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Monthly Archives: April 2008
Horton Hears a Who! (Jimmy Hayward & Steve Martino, 2008)
We’ve entered the second decade of computer-animated movies (Toy Story having come out way back in 1995), and we are now starting to see the really interesting things that can be done visually with the medium. When I wrote about Ratatouille, I remarked upon the fantastic look it had, which seemed to me a leap ahead of other such films I’d seen; now the new film from animation studio Blue Sky, Horton Hears a Who!, pushes the medium in a different way by adapting the distinctive visual look of Dr Seuss to computer animation. They do a good job: the film has some really exciting visual moments. Yet it’s hamstrung by the accumulated bad habits of a decade of these kinds of films.
The success of the Blue Sky studios’ visual translation of Seuss’ art isn’t apparent until a little way into the film. The opening sequences, set in the jungle and featuring the Jim Carrey voiced Horton, show only a light Seuss influence in the visuals and character design. Only the distinct Seussian rhyming in the narration (and the story itself) point to the Seuss source. However, once Horton hears the Who – a tiny being on a speck of dust that floats past Horton – and we enter the world of Whoville, the visuals pick up considerably. One of the opening shots of Whoville is a giddy flying shot over the town, and its great to see the world of Dr Seuss brought to life like this, complete with its rounded architecture and elaborate stairs and ramps. It’s a really good moment, and is at least a part pay-off of the admirable ambition of Blue Sky in adapting such classic material. For all the fuss about Pixar – whose work generally remains far superior to Blue Sky’s – they haven’t attempted to take on a source so well loved, or so distinctive.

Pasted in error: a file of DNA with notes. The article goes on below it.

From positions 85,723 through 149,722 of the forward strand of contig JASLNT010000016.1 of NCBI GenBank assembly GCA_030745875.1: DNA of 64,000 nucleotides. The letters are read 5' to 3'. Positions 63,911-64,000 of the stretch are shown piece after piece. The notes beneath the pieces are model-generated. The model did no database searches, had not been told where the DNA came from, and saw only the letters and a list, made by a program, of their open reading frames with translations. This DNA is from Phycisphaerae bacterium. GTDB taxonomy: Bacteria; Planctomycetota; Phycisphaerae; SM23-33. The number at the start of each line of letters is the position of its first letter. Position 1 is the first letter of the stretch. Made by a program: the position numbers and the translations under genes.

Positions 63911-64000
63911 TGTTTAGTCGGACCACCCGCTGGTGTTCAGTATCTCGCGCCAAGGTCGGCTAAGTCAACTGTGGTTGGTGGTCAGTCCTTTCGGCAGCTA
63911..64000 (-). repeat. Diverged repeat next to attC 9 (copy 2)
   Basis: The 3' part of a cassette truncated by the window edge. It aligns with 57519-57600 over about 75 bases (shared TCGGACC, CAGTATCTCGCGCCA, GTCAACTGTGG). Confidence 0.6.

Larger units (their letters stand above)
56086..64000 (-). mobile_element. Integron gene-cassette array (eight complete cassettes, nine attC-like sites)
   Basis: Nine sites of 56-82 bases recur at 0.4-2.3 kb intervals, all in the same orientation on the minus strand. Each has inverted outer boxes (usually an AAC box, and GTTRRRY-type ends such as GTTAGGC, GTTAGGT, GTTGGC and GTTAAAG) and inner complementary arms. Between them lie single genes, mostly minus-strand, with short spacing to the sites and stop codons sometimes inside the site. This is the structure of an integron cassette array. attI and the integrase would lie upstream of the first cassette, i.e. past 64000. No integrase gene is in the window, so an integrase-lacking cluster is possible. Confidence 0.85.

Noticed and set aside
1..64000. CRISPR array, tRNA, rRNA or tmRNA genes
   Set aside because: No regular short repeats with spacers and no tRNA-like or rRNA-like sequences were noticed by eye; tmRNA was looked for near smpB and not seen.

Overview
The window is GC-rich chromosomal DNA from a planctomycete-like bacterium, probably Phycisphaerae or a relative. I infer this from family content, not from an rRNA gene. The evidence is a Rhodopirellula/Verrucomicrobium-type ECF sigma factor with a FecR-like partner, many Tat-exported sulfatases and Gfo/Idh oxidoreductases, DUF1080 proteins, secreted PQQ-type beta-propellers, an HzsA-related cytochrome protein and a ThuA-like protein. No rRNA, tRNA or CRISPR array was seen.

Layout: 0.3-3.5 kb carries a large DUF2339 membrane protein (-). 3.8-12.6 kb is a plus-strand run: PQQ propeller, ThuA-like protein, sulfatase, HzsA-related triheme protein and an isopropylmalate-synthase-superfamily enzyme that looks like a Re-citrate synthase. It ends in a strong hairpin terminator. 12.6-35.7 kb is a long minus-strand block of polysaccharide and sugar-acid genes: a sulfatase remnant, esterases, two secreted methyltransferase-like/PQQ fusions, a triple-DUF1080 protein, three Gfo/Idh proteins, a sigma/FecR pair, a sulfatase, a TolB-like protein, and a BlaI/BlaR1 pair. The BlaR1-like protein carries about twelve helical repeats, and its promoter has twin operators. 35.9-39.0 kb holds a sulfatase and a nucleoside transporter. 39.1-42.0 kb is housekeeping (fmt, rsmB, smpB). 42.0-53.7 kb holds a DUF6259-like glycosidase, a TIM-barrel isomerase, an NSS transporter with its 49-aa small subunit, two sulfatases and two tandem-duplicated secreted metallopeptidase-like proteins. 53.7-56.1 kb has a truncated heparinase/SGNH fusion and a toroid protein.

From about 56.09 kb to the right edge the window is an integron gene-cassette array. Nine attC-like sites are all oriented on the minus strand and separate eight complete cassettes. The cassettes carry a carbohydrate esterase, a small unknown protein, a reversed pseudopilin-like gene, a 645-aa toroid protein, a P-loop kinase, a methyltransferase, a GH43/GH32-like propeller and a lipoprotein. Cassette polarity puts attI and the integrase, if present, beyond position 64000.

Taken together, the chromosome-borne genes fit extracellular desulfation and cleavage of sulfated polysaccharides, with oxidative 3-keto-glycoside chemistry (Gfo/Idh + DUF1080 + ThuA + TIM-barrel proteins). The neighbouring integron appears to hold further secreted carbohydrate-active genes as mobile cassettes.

I still don’t see enough discussion of the importance of location in film. It’s not that it doesn’t get discussed at all; I’ve seen a fair few academic books and articles over the years that touch on it, and the recent upsurge of interest in the depiction of cities in film (which leads to books like Celluloid Skyline and Screening the City and The Cinematic City) reflects a fairly closely related interest. But I’ve felt for a long time now that location is one of the most critical elements in a film; it often seems to me that the places and locations we see in films deserve much more primacy in discussion about movies.
When I think about my favourite movies, one thing that strikes me is how many of them create a vivid sense of place; I love films that make me feel like I’ve visited somewhere. That isn’t just for obvious epic style movies in exotic locales, like a Lawrence of Arabia; I’m thinking about movies in all sorts of genres, and all sorts of types of locations. So it might be the L.A. suburbs of E.T., or the New England town of Jaws, or Woody Allen’s idealised New York in Manhattan, or the frontier backwoods of McCabe and Mrs Miller, or even the fantasy environments of the original Star Wars. One of the key things that separates these films from their less successful imitators is the sense of immersion in those places that they offer.
This article originally appeared under a joint by-line with Tim Westcott and Gilda Di Vincenzo in Planning News 34, no. 3 (April 2008): 8-13. I was the lead author but incorporated some material from my co-editors.
Back in December last year, after the release of the poor results on the PIA planning report card, we noted that such a negative self-assessment was not a luxury that the planning profession could afford. We argued that in order to justify our continued existence, planners need to make sure that the planning system dramatically improves. We argued that such improvement needed to achieve two broad objectives:
- The system has to be able to deliver better outcomes; and
- It has to do so while imposing less burden on the community.
The following discussion outlines some of the ways that might be achieved. It is based on suggestions garnered from our calls for contributions over recent months, our own experiences, and countless informal discussions with frustrated colleagues over the years. What follows is by no means definitive: it is hoped that by collating some of these ideas (many of which are familiar old chestnuts) in one place, we can prompt both further discussion and an increased sense of purpose and urgency in the move for planning system reform.